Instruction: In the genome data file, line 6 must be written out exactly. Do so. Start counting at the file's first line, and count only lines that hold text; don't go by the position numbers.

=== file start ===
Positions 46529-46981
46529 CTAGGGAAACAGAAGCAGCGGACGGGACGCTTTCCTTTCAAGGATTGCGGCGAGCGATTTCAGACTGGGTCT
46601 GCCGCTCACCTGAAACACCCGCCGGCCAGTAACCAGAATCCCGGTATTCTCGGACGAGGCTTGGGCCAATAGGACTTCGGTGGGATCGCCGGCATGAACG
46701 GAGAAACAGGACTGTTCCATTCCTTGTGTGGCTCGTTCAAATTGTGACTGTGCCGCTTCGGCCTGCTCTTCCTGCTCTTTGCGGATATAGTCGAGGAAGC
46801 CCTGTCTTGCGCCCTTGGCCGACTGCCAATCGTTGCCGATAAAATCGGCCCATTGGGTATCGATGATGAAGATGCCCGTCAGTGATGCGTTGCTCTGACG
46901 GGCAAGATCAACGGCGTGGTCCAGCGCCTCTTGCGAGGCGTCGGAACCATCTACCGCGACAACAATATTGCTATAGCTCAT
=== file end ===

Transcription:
46901 GGCAAGATCAACGGCGTGGTCCAGCGCCTCTTGCGAGGCGTCGGAACCATCTACCGCGACAACAATATTGCTATAGCTCAT